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Engineering Standard

SAES-Z-001

24 October 2009

Process Control Systems


Process Control Standards Committee Members
Khalifah, Abdullah Hussain, Chairman
Assiry, Nasser Yahya, Vice Chairman
Awami, Luay Hussain
Ben Duheash, Adel Omar
Bu Sbait, Abdulaziz Mohammad
Baradie, Mostafa M.
Dunn, Alan Ray
Fadley, Gary Lowell
Genta, Pablo Daniel
Ghamdi, Ahmed Saeed
GREEN, CHARLIE M
Hazelwood, William Priest
Hubail, Hussain Makki
Jansen, Kevin Patrick
Khalifa, Ali Hussain
Khan, Mashkoor Anwar
Mubarak, Ahmad Mohd.
Qaffas, Saleh Abdal Wahab
Shaikh Nasir, Mohammad Abdullah
Trembley, Robert James

Saudi Aramco DeskTop Standards


Table of Contents
1
2
3
4
5
6
7
8
9
10

Scope............................................................ 2
Conflicts and Deviations............................... 3
References.................................................... 3
Definitions..................................................... 4
System Selection.......................................... 8
Standard Products........................................ 8
Redundancy.................................................. 8
Segregation................................................... 9
Spare and Expansion Capabilities............... 12
System Access & Security........................... 13

Previous Issue: 16 April 2007 Next Planned Update: 15 April 2012


Revised paragraphs are indicated in the right margin
Primary contact: Kinsley, John A. on 966-3-8730952
CopyrightSaudi Aramco 2009. All rights reserved.

Page 1 of 41

Document Responsibility: Process Control


Issue Date: 24 October 2009
Next Planned Update: 15 April 2012

SAES-Z-001
Process Control Systems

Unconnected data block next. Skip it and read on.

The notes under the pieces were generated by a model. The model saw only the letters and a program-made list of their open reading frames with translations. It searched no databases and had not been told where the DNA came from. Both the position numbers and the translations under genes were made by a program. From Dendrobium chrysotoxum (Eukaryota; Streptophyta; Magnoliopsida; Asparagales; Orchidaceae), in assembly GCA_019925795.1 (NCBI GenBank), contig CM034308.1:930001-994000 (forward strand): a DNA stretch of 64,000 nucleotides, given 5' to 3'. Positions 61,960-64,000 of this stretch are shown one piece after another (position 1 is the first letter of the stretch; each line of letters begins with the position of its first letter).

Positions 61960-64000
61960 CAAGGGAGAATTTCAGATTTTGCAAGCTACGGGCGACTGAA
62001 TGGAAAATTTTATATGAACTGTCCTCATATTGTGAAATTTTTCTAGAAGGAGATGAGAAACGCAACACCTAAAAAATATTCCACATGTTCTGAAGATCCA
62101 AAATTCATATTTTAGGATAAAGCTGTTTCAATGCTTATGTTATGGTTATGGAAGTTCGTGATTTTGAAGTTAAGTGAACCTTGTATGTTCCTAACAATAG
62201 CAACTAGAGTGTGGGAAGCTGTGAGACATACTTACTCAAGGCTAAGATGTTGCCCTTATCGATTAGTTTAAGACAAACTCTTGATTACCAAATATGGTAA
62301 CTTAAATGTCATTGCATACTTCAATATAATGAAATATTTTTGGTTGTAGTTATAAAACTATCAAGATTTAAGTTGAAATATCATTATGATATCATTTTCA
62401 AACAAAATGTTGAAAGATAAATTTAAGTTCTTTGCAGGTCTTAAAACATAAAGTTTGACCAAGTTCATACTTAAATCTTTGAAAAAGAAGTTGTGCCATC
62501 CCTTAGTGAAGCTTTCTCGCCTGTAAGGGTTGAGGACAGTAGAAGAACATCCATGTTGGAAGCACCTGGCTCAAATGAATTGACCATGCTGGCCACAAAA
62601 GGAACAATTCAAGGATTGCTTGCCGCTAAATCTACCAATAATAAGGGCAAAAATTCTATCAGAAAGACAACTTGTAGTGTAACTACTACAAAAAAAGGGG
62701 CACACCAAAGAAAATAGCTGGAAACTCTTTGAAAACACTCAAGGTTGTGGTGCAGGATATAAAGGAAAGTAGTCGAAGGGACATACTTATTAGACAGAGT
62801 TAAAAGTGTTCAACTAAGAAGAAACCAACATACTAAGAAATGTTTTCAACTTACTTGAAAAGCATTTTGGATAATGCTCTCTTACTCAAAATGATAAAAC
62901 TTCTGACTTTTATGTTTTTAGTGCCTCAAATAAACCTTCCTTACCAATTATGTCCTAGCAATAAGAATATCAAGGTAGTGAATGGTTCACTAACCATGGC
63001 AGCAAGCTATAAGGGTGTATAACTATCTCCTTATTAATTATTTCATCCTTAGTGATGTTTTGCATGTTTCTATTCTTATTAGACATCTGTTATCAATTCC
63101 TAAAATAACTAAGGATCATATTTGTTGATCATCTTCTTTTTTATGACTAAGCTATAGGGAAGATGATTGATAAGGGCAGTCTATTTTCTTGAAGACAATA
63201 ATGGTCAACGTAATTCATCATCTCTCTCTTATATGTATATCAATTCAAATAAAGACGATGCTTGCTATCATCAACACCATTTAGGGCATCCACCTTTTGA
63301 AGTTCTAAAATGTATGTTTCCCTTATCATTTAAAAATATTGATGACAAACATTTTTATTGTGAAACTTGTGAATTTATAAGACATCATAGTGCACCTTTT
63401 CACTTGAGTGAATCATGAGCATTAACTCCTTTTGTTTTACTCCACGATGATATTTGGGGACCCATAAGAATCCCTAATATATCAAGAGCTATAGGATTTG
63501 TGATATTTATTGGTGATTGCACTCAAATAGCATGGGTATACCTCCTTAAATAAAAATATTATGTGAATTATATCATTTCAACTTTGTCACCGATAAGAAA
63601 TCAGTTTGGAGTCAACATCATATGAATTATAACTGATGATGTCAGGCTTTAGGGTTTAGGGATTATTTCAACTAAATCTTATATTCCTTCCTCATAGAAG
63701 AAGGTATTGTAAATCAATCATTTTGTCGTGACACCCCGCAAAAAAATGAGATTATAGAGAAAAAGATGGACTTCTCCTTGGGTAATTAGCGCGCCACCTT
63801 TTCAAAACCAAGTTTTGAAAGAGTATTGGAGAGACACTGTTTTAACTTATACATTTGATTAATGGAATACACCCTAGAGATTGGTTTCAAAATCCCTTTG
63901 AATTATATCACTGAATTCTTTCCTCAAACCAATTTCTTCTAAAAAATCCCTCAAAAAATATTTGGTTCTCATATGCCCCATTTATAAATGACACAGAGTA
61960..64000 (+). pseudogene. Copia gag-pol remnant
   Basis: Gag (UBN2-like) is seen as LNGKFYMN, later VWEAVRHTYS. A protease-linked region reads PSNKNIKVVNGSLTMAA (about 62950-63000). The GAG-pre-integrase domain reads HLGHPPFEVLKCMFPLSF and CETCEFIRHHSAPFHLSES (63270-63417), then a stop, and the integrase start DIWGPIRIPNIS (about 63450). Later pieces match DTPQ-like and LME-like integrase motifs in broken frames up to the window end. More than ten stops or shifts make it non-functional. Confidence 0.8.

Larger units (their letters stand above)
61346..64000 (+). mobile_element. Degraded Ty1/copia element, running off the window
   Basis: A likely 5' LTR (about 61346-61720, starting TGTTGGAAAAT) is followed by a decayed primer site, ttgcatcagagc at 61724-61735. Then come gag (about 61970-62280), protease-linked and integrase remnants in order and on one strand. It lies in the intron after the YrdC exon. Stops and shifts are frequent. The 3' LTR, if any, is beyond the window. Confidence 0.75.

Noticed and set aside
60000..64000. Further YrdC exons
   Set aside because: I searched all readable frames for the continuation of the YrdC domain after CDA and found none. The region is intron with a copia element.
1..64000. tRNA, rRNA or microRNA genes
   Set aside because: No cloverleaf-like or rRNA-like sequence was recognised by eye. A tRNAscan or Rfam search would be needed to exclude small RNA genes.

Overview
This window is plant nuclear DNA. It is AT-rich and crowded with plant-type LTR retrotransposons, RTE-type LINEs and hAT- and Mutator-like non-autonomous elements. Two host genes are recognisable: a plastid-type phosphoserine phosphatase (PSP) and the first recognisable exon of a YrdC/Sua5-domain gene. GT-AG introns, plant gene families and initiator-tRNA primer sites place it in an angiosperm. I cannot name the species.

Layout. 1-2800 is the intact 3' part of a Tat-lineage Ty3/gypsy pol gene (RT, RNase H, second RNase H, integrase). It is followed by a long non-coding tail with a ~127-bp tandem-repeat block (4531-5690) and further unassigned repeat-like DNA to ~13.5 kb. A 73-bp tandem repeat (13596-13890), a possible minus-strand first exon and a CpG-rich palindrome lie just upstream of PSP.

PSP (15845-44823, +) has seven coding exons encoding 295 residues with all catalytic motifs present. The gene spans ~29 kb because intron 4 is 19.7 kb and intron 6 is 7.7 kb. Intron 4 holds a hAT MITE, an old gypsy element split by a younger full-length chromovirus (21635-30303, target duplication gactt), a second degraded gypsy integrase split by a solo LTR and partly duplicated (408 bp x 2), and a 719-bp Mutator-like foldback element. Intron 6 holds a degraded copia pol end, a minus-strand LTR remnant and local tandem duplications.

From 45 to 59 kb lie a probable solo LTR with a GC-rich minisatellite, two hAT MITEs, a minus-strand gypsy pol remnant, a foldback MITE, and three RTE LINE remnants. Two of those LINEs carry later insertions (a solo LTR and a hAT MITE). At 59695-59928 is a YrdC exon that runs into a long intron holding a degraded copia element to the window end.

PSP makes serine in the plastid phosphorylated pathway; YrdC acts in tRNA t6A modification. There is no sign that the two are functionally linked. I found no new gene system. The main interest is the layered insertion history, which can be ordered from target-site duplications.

Table of Contents (Cont'd)


11 Process Control & Equipment Protection..... 19
12 Consoles, Workstations and Control
Networks............................................... 22
13 Operator Graphical Displays........................ 23
14 Alarms and Messages.................................. 27
15 History.......................................................... 33
16 Integration & Interface.................................. 34
17 Units of Measurement.................................. 35
18 Wiring and Power Supply............................. 35
19 Environmental Conditions............................ 38
20 Control Rooms............................................. 40
21 Documentation............................................. 40
1

Scope
This Standard prescribes the minimum mandatory requirements and guidelines
governing the engineering, design and installation of Process Control Systems (PCS) in
Saudi Aramco plants.
Distributed Control Systems (DCS) and the interface with their subsystems are
considered within the scope of this standard. The regulatory, sequential, advanced
controls and optimization implemented in these systems are also included. The
integrated system shall be referred to as the Process Control System (PCS).
The following systems are excluded from this standard except their interfaces to the
PCS:
a)

ESD (Emergency Shutdown) systems (covered by SAES-J-601).

b)

Royalty and Custody Transfer Systems (covered by SAES-Y-101 and


SAES-Y-103).

c)

Package Unit Instrumentation (covered by 34-SAMSS-831), for example, an air


compressor skidLicensor's specific technology package.

d)

Automatic Tank Gauging System (covered by 34-SAMSS-318).

e)

Supervisory Control and Data Acquisition Systems (SCADA).

This entire standard may be attached to and made a part of purchase orders.

Page 2 of 41

Document Responsibility: Process Control


Issue Date: 24 October 2009
Next Planned Update: 15 April 2012

SAES-Z-001
Process Control Systems

Conflicts and Deviations


2.1

Any conflicts between this standard and other applicable Saudi Aramco
Engineering Standards (SAESs), related Materials System Specifications
(SAMSSs), Standard Drawings (SASDs), or industry standards, codes, and
forms shall be resolved in writing by the Company or Buyer Representative
through the Manager, Process & Control Systems Department of Saudi Aramco,
Dhahran.

2.2

Direct all requests to deviate from this standard in writing to the Company or
Buyer Representative, who shall follow internal company procedure SAEP-302
and forward such requests to the Manager, Process & Control Systems
Department of Saudi Aramco, Dhahran.

References
Specific sections of the documents listed below are referenced within the body of this
standard.. Material or equipment supplied to this standard shall comply with the
referenced section of the latest edition of these specifications. Where specific sections
are not referenced, the equipment or material shall comply with the entire referenced
document.
Saudi Aramco References